“I have to ask Maile first if I can use the workshop,” I said, but she said it was all right. “Come to me later,” she said, “I need to talk to you, you and Riei both, something’s the matter.”
In the workshop there was a man I’d seen at dinner, dressed in what looked like a very battered soldier’s uniform, with a sword at his side, but his legs ended at the knee. He said he was called Moryn, and it was his job to protect people. I didn’t know if I needed to be protected, but it was a good feeling.
I’d never taught anyone before! But I thought it would be best if we found out what everybody knew already (not very much) and show them how to use tools safely (always useful). Riei came along about at that stage and wanted to join in. There was a pretty decent copper die in the workshop, so I showed them how to draw out copper wire, and Riei and one boy got the hang of it at once though the rest needed more practice. When we stopped because I felt like I was falling over, Riei and the boy had each made a thing that they said was a good skeleton key, and the others had all managed to make good enough copper wire.
“Maile wants to talk to us,” I said to Riei when she wanted to take me to a place where we could sleep.
“All right,” she said, and we went to find Maile, but she was very busy, making love with Lochan! “Let’s get them some wine and wait until they’re finished,” Riei said, so we went to the kitchen to see if there was any. Moryn was in the kitchen drinking wine from a large mug and showed us where the barrel was, and Riei also got a jug of water and four cups.
When we came back to Maile and Lochan’s room they were sitting upright in the bed, and Lochan took all the cups and poured a bit of wine in each and filled them up with water.
“I understand you’ve already had a run-in with Senthi,” Maile said. “How much do you know about the Guilds?” Well, not much, and when I told her what I did know she filled me in on some more things, some of which I’d heard, that the Nameless –Archan– had split himself into different parts, and Senthi was of the part that wasn’t civilised, not the same one who Riei’s family served who the other Guild could at least reason with. “Do you know why Senthi wants to get her hands on you?” Maile asked.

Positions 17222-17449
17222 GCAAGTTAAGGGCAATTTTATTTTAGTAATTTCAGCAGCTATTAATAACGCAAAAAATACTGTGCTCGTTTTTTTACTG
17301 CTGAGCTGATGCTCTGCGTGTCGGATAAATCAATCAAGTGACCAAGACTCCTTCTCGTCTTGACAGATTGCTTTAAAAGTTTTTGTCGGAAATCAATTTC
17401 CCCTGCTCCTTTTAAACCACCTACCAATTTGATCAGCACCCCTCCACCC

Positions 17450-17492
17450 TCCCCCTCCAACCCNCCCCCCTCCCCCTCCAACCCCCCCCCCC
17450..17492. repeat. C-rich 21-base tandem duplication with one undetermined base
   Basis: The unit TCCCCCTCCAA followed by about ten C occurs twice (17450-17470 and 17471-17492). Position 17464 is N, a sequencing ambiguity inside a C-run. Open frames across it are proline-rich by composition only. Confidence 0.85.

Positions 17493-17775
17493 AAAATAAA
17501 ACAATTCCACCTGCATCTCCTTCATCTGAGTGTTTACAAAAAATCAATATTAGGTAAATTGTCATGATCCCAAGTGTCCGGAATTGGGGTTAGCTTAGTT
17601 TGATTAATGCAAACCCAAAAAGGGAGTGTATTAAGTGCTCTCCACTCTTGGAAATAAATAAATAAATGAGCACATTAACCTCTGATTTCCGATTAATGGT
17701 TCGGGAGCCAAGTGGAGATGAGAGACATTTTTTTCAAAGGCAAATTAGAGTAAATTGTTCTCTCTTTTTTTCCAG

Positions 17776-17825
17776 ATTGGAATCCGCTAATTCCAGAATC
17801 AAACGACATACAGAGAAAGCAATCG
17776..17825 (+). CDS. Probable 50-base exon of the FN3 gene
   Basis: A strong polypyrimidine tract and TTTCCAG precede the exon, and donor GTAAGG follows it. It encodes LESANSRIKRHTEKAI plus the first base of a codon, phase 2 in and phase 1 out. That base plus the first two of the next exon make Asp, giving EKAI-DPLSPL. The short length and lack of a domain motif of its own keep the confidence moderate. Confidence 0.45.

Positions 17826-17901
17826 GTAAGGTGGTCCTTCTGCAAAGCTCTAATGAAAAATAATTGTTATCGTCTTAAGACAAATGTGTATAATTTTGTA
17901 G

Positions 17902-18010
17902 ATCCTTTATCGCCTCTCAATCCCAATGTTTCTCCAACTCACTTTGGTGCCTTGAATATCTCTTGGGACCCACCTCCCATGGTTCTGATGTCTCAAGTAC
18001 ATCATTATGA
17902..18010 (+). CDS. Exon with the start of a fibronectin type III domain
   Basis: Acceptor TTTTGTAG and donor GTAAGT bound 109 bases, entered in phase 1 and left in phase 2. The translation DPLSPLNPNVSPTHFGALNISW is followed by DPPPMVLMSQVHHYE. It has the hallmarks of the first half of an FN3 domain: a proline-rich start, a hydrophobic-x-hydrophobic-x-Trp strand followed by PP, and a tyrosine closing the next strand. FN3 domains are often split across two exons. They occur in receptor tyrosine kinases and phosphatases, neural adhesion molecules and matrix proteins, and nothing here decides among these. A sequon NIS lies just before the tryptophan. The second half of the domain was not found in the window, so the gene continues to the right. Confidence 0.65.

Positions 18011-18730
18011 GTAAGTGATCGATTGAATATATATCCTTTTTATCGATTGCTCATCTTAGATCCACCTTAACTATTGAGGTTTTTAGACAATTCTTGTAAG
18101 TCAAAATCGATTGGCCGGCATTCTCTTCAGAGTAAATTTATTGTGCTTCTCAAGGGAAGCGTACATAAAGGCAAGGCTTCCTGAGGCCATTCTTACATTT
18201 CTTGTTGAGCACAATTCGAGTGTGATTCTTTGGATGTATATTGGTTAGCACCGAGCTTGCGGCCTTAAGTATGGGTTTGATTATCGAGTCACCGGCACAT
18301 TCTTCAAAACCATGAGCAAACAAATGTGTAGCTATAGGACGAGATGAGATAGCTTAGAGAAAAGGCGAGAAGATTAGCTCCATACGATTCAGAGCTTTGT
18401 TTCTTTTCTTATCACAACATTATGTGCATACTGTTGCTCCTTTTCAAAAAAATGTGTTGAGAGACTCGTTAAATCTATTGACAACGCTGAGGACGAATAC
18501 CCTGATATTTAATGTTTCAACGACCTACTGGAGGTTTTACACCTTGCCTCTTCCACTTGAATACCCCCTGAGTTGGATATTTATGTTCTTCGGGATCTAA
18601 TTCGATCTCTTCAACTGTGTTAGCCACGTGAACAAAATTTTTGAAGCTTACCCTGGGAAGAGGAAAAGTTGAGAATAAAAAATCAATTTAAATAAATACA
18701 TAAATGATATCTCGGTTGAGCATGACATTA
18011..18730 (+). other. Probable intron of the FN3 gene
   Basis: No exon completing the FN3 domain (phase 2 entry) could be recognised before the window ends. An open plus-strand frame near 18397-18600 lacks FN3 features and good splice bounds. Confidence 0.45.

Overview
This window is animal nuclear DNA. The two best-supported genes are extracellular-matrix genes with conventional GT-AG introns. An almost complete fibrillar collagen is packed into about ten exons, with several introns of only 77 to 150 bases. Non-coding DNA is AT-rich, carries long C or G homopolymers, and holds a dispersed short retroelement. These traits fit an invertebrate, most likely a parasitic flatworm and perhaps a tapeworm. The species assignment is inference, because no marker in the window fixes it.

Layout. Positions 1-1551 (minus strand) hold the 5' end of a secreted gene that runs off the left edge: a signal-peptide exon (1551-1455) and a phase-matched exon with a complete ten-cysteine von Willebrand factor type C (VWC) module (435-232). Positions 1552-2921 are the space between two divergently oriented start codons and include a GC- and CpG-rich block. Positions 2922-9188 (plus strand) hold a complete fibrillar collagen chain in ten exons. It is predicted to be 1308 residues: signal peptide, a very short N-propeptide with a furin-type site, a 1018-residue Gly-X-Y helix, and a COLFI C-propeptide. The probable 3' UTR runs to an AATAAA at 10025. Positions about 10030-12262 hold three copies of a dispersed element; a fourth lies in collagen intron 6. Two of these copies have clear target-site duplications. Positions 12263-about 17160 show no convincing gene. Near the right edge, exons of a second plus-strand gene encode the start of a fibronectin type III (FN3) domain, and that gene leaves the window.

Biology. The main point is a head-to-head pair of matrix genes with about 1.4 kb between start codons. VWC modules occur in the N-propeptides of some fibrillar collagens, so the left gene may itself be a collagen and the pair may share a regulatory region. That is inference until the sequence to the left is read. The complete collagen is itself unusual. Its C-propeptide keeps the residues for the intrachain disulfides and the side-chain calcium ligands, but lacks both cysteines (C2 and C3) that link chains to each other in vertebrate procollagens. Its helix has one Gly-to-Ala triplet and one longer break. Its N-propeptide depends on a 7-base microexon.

“Because she’s stinking rich!” Riei said.
“I don’t think it’s only that,” I said, “she said it was because of something I could do.”
“You,” Maile said to me, “and little Arni too for that matter, have what it takes to be a grand master when you grow up and learn more. Either in the Guild of Anshen or the Guild of Archan, depending on what you choose at your journeyman’s trial. Riei, tell her what the difference between grand masters and ordinary master is, please?”
“Grand masters can make new things,” Riei said, “invent things to do with your mind, and when they’ve invented something other people can use it too.”
“Can’t everybody do that?” I asked.
“Well,” Maile said, “it requires bending the fabric of the world, and most ordinary masters don’t have the strength for that.”
I’d never thought I was special in that way! I wondered if Uncle Rhanion had known, but then I hadn’t known I was gifted at all before I left Albetire.
“It may be better if you take yourself out of Senthi’s reach in the near future,” Maile said. “Valdis will be better than Albetire, because back to Albetire is where she’ll expect you to go.”
“If you have to go away, will you take me?” Riei asked.
“Of course!” I said. “We’ll manage, the two of us.”
“The four of you, perhaps,” Lochan said. “The only reason Senthi is leaving Arni alone is that she can’t afford to offend the Dawn by seizing their grandchildren, but when Arni comes into her power she’ll be either a danger or an asset depending which side she’s on. You’re not one of the Dawn’s grandchildren, so she had no such compunction about you.”
“And we can’t leave Mother if we take Arni,” Riei said, sensibly.
Well. That was something to think about. And protect myself while I was thinking, so nobody would overhear it.
I don’t really know how, but we ended up in a shack where Arni was already sleeping, with a defiant seal of Riei’s over it. And we got woken up far too early in the morning by Lyase-Lédu. “Sleepyheads! The boat is leaving! There are oil-cakes so you can have breakfast on board.”
When Lyase-Lédu put us ashore on our own island she and Riei had a small shouting match, I learned a lot of new curse-words! But to me she whispered “Take care of Riei, please!”
“The more Lyase-Lédu likes someone, the more foul-mouthed she is!” Riei said when we were in the house and Lyase-Lédu was out of earshot.
“Then she can’t like me much,” I said.
“I suppose she doesn’t know you yet. It’ll change, I’m sure of that.”